Christina, a Dutch Princess Who Married a Commoner, Dies at 72


Princess Christina of the Netherlands, who married the Cuban-born administrator of a day care center in New York City and renounced her royal right of succession, died in Noordeinde Palace in The Hague on Friday. She was 72.

The government announced her death on behalf of the Royal House of the Netherlands in a statement that said she had bone cancer.

Christina was the youngest of four daughters to Queen Juliana, who died in 2004, and her German-born husband, Prince Bernhard.

As a royal, she shunned the spotlight, focusing on singing and collecting art with her husband, Jorge Guillermo, whom she married in 1975, raising a spate of publicity. Around the time they met, Christina had been living in New York and teaching music and French at a private school under the name Christina Van Oranje. Mr. Guillermo was described as an assistant director of a day care center in Harlem who had worked at Chase Manhattan Bank and was writing a book on opera. He had come to the United States in 1960 from Cuba with his father, a doctor, and his mother, a minister of higher education in the years before Fidel Castro took power.

Their wedding at the cathedral in Utrecht included some 1,100 guests, but it was relatively low-key and did not include the usual panoply of European royals.

The couple had three children, Bernardo, Nicolás and Juliana. They divorced in 1996.

With the marriage, Christina left the line of succession to the Dutch throne and lived outside the royal court, in Italy, the United States, including a number of years in New York, and Canada. Her sister, Queen Beatrix, abdicated in 2013. Queen Beatrix survives her, as do her other sisters, the princesses Margriet and Irene.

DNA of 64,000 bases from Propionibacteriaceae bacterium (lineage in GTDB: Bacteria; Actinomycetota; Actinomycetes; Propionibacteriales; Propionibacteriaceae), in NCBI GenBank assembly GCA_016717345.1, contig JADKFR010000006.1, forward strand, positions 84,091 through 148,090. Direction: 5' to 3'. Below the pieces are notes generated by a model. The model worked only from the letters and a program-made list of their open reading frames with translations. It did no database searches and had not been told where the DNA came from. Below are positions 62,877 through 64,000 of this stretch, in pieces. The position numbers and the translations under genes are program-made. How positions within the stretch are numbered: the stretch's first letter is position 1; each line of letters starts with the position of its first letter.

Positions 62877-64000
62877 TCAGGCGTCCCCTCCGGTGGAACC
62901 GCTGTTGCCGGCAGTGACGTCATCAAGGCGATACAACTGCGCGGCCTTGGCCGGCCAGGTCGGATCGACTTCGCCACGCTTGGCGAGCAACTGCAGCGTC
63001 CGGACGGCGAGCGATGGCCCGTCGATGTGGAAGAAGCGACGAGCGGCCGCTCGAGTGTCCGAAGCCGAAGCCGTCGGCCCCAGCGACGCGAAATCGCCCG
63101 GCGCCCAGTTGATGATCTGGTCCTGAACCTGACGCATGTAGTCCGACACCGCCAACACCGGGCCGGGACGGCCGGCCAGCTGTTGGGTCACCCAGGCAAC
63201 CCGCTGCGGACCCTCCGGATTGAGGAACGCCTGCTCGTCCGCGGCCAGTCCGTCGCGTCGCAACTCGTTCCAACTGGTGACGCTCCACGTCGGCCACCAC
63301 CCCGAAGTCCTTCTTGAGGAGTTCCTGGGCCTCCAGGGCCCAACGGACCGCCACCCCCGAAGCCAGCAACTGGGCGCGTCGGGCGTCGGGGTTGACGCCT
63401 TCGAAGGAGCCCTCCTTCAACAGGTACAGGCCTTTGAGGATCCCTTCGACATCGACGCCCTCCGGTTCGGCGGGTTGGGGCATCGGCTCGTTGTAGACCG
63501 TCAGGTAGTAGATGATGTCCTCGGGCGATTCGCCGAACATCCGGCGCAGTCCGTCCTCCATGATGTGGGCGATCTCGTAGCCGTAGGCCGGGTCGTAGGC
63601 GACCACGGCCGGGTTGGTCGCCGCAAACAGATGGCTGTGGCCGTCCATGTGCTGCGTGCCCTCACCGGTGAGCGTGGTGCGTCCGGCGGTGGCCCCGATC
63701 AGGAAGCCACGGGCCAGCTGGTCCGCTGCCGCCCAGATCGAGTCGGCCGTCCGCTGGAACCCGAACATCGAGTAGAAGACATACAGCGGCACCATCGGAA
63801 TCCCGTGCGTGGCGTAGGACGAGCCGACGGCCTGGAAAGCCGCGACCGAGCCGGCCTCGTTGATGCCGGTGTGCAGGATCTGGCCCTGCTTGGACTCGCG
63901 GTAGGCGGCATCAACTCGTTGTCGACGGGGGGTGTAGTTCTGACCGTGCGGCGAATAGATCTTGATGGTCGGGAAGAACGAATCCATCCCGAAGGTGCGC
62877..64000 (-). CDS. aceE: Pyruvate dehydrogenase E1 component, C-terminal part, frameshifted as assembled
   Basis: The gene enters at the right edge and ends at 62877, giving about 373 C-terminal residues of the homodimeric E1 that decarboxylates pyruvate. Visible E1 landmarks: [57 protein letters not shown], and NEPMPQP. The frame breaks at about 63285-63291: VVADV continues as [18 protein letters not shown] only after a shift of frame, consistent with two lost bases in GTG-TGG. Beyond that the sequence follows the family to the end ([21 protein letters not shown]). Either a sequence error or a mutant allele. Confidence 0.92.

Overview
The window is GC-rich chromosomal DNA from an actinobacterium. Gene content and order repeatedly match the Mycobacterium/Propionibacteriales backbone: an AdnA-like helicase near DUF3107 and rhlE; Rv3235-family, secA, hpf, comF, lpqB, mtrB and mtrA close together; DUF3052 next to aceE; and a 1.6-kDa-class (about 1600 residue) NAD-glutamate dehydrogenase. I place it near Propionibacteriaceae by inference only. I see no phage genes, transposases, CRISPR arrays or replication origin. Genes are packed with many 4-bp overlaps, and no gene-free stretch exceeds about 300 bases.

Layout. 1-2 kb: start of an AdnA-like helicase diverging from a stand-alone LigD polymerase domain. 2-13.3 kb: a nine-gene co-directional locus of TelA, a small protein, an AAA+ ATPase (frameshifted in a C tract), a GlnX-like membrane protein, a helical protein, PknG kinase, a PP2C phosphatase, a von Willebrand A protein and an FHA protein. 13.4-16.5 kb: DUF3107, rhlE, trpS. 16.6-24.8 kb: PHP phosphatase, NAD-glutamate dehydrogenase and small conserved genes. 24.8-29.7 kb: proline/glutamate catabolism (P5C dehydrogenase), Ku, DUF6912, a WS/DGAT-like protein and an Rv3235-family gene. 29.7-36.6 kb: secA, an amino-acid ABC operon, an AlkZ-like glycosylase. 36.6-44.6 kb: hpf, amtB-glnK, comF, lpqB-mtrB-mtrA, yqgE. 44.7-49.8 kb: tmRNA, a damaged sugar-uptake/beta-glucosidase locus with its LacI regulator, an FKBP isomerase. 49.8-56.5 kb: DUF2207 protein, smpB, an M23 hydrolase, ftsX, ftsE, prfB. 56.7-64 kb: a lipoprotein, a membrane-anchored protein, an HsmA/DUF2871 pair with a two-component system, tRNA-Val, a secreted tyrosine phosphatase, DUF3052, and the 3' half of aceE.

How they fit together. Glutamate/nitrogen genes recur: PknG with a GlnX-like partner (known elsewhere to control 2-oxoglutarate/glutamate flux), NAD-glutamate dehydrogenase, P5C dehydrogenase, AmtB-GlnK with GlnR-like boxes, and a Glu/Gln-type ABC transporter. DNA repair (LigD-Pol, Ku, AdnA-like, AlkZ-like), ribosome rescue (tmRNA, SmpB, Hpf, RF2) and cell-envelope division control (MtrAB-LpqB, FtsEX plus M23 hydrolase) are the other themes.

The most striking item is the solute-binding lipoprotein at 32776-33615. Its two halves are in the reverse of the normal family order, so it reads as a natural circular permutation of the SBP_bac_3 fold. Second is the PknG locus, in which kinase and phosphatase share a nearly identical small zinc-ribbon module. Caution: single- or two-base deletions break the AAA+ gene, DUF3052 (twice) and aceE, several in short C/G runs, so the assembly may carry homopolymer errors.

Mark Rutte, the Dutch prime minister, said that by relinquishing her right to the throne, Christina “created room for herself to lead her own life.”

It was, he said, “a life dominated by family, her great love of music and development of young singing talent.”

She was also interested in dance and sound therapy and worked with a foundation, “sharing her knowledge of techniques related to dance, sound and physical contact in support of the blind and visually impaired,” the statement said.

Christina was born on Feb. 18, 1947. At birth, she was partially blind and her mother sought help from a faith healer, Greet Hofmans, a decision that led to a royal crisis.

Ms. Hofmans reportedly exerted increasing influence over Queen Juliana to the annoyance of Prince Bernhard, leading to rumors of a possible divorce. The royal couple, however, remained married.

The New York Times contributed reporting.

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